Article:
2016-08-26_0058 Boudoir on film is absolutely breathtaking. It evokes so many emotions, it resonates with the concept behind boudoir, and it celebrates imperfections! Rarely does a frame come back without some sort of "happy accident" that only adds more depth and meaning to the photograph. The grain, the soft focus, the colors... I could go on and on. Isn't this why we love boudoir photography? Every body has a quirk, an imperfection, and instead of being upset, we look at it and say "this is what make you, you". Let's take this and apply it to our lives in all areas, especially where it is hardest.

For all the prospective film shooters, we want to offer some advice. While you are practicing nailing the focus and metering and learning how to expose the way you like to, not necessarily how others said to, attend a workshop or create your own "model" shoot. Learn what it is that photographs best with the film colors, and find out which film stock is mostly you. Each film looks very different, and each lab processes differently, so taking the time to learn these things with little to no pressure from a paid client is crucial to making the jump to being a hybrid, or even full, film photographer.

We are so grateful that Michelle of Magnolia Adam's Photography sent us this session from the recent Amanda Watson Workshop. She shed some light on her journey through finding her style and the beauty of film.

Reflecting on this session, what were some of the most memorable moments?

I loved how comfortable the model was. I know part of the art of boudoir is making your client feel at ease and comfortable but it was nice this part was taken care of. The venue was all white. So normally, we would need to experiment with window lighting and metering but it was nice that we knew the white floors and walls would create a beautiful reflection on the model. I think as an artist it was really fun to get to imagine beautiful and flattering poses for the model and enjoy the shooting process. I believe it is important to learn to create for yourself and do work for yourself rather than a client.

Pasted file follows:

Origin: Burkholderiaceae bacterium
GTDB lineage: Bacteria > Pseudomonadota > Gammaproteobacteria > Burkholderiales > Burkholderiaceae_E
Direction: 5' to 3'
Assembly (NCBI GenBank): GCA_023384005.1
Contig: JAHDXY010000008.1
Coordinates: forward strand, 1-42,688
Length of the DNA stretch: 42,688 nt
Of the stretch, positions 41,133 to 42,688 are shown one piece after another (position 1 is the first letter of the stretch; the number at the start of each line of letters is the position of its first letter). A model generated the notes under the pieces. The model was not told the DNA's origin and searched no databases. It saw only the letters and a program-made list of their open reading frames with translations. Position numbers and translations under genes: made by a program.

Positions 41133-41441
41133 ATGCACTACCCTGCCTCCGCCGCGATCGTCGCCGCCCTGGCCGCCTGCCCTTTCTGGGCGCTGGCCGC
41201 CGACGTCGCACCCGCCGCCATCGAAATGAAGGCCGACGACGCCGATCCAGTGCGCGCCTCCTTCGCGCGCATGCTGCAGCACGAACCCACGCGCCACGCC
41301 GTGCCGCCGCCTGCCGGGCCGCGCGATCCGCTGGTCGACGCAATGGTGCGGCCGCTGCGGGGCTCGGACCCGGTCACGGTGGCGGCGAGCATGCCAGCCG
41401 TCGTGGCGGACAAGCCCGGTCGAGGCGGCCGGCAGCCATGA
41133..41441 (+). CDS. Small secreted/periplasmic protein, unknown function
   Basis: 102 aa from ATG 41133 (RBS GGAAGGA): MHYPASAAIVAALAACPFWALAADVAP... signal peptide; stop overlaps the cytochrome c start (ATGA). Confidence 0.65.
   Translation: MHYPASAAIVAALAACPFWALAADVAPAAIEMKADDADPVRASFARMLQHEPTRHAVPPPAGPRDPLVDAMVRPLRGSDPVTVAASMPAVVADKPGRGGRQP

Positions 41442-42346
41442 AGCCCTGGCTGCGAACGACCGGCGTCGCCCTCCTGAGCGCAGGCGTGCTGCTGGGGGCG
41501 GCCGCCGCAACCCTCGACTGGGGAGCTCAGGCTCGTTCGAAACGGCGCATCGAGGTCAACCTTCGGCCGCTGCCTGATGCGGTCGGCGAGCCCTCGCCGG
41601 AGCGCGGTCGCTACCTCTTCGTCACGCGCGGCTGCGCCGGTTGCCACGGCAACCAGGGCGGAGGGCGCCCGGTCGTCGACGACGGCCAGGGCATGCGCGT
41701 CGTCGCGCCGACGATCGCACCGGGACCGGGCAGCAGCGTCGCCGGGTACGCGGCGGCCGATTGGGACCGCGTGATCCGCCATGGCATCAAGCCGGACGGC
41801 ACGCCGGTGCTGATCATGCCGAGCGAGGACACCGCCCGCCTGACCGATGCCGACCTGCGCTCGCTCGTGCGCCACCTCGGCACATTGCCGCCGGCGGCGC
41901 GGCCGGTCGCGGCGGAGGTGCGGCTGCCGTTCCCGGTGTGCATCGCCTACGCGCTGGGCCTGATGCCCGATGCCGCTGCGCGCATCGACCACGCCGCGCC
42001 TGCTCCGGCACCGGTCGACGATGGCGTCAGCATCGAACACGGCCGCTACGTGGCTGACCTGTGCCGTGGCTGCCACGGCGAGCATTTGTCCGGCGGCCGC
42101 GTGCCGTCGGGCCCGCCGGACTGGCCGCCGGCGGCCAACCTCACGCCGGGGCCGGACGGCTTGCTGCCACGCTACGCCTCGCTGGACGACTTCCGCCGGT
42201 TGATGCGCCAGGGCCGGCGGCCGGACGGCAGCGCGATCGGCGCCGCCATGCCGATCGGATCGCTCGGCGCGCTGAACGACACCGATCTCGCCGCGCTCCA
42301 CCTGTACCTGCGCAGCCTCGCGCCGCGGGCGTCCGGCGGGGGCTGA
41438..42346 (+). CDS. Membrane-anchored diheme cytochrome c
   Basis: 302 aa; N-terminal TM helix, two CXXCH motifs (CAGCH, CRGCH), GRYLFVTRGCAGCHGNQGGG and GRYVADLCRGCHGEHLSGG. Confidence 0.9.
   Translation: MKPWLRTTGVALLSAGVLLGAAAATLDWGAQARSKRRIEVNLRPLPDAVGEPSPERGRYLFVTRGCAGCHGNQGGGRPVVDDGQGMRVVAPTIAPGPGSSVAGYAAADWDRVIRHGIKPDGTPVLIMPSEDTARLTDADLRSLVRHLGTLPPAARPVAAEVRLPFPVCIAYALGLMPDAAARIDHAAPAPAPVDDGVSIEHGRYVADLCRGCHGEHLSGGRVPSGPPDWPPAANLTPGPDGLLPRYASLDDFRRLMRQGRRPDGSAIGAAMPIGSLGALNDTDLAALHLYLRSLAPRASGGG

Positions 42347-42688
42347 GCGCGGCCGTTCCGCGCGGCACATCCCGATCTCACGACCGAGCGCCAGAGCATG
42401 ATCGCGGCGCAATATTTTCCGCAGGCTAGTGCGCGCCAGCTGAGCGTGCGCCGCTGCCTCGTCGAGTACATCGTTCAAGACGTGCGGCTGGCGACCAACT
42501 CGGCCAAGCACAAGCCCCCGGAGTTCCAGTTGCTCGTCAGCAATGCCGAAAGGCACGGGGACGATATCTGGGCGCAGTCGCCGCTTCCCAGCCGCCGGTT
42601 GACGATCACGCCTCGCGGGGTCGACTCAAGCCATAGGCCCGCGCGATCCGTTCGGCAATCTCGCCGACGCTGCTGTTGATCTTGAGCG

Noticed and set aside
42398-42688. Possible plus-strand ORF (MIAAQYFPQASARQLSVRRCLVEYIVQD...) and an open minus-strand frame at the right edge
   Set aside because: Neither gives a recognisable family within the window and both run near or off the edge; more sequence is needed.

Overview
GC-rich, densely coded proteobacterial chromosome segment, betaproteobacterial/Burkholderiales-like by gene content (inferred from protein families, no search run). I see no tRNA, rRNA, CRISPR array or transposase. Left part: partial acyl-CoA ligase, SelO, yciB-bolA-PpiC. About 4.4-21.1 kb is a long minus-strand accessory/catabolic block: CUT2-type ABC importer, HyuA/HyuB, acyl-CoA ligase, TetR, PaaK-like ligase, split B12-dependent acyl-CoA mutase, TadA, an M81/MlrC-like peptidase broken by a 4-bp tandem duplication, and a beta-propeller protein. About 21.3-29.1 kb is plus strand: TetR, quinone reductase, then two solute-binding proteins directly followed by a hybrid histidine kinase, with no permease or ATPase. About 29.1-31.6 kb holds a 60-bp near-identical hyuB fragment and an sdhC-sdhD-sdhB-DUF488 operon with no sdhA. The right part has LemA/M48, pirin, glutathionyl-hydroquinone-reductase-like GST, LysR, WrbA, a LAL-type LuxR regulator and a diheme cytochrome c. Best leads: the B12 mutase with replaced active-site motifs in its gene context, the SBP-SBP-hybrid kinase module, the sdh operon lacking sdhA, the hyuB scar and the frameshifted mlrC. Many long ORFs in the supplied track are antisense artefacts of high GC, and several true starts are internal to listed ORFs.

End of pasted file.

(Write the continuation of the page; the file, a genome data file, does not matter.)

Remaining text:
What is your approach to boudoir photography?

I love celebrating women and most of my clients are brides in their engagement season. It's celebrating a fun season before marriage and preparing by giving your spouse the perfect gift. I want women to feel incredibly beautiful and comfortable.

What challenges have you faced as an artist?

I think when I first started in photography, I struggled with finding my identity and style. Even now as I mentor other photographers I find that to be a chief concern. Rather than worry about it, I decided to just practice and shoot until I found myself drawn to one style or another. For me, that meant moving towards film. It's only been since I've been shooting film that I've felt my style and aesthetic perfectly captured.

Boudoir imagery is powerful. How do you see it positively impacting women?

I honestly think the biggest impact happens when you take the plunge and hire a photographer to capture your photos. I, myself, have had boudoir photos taken and the impact of taking them was greater than if I were to just look through photos. I would suggest girls sharing them with their friends honestly. It opens up authentic discussion and encourages women who may not otherwise choose to take them. It's easy as women to compare their bodies and even as photographers to compare their images, so I think it's important to remember you are created as a beautiful woman but it really is in the capturing and revealing of images that you can truly understand that.

Photography: Magnolia Adam's Photography // Workshop: Amanda Watson Workshops // Venue: The White Sparrow //  Design: Lindsey Zamora // Attire: Girl & A Serious Dream // Florals: Poppy Lane Design // Hair & MU: Beauty & The Blush